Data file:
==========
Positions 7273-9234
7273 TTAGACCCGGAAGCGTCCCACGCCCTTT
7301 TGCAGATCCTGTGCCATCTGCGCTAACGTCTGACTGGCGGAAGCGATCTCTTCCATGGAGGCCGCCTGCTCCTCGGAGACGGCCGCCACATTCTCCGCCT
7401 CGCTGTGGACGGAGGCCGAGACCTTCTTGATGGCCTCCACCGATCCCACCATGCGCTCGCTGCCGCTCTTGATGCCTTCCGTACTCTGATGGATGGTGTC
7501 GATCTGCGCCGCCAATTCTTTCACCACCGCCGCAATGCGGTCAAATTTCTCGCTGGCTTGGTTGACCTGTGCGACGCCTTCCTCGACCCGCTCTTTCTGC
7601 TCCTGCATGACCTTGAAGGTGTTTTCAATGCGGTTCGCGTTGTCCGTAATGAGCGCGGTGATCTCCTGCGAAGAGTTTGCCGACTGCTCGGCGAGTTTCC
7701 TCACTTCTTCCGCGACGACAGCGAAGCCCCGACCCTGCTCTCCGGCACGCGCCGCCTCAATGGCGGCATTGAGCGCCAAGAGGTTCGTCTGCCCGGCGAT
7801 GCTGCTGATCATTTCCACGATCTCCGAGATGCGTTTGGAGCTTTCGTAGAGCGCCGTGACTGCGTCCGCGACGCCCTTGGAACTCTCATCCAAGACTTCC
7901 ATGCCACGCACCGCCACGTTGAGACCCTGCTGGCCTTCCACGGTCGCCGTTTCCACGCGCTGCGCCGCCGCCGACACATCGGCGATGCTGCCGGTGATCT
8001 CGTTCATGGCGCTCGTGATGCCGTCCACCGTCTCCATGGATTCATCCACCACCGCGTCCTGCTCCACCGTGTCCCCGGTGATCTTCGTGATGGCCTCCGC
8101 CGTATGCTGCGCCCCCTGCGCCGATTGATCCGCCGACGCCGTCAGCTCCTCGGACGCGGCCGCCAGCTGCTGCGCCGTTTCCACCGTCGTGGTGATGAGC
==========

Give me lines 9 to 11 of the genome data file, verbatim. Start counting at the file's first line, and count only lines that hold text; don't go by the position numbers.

7901 ATGCCACGCACCGCCACGTTGAGACCCTGCTGGCCTTCCACGGTCGCCGTTTCCACGCGCTGCGCCGCCGCCGACACATCGGCGATGCTGCCGGTGATCT
8001 CGTTCATGGCGCTCGTGATGCCGTCCACCGTCTCCATGGATTCATCCACCACCGCGTCCTGCTCCACCGTGTCCCCGGTGATCTTCGTGATGGCCTCCGC
8101 CGTATGCTGCGCCCCCTGCGCCGATTGATCCGCCGACGCCGTCAGCTCCTCGGACGCGGCCGCCAGCTGCTGCGCCGTTTCCACCGTCGTGGTGATGAGC